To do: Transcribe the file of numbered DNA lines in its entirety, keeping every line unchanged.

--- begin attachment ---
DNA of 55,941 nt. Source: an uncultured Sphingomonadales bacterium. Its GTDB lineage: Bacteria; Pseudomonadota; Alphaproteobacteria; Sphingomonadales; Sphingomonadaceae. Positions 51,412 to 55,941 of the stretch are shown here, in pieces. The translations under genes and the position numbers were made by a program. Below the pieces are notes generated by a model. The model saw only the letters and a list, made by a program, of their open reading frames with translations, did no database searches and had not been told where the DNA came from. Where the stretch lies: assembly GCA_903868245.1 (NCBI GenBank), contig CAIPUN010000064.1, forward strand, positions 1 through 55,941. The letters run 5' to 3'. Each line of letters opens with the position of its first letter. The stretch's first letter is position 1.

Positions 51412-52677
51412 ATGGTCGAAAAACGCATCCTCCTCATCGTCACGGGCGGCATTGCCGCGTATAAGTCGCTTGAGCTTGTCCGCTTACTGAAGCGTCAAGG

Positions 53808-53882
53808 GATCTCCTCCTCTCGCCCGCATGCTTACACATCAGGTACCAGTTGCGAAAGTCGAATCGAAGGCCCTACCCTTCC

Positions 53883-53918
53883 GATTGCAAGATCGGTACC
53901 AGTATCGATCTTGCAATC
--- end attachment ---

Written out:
DNA of 55,941 nt. Source: an uncultured Sphingomonadales bacterium. Its GTDB lineage: Bacteria; Pseudomonadota; Alphaproteobacteria; Sphingomonadales; Sphingomonadaceae. Positions 51,412 to 55,941 of the stretch are shown here, in pieces. The translations under genes and the position numbers were made by a program. Below the pieces are notes generated by a model. The model saw only the letters and a list, made by a program, of their open reading frames with translations, did no database searches and had not been told where the DNA came from. Where the stretch lies: assembly GCA_903868245.1 (NCBI GenBank), contig CAIPUN010000064.1, forward strand, positions 1 through 55,941. The letters run 5' to 3'. Each line of letters opens with the position of its first letter. The stretch's first letter is position 1.

Positions 51412-52677
51412 ATGGTCGAAAAACGCATCCTCCTCATCGTCACGGGCGGCATTGCCGCGTATAAGTCGCTTGAGCTTGTCCGCTTACTGAAGCGTCAAGG

Positions 53808-53882
53808 GATCTCCTCCTCTCGCCCGCATGCTTACACATCAGGTACCAGTTGCGAAAGTCGAATCGAAGGCCCTACCCTTCC

Positions 53883-53918
53883 GATTGCAAGATCGGTACC
53901 AGTATCGATCTTGCAATC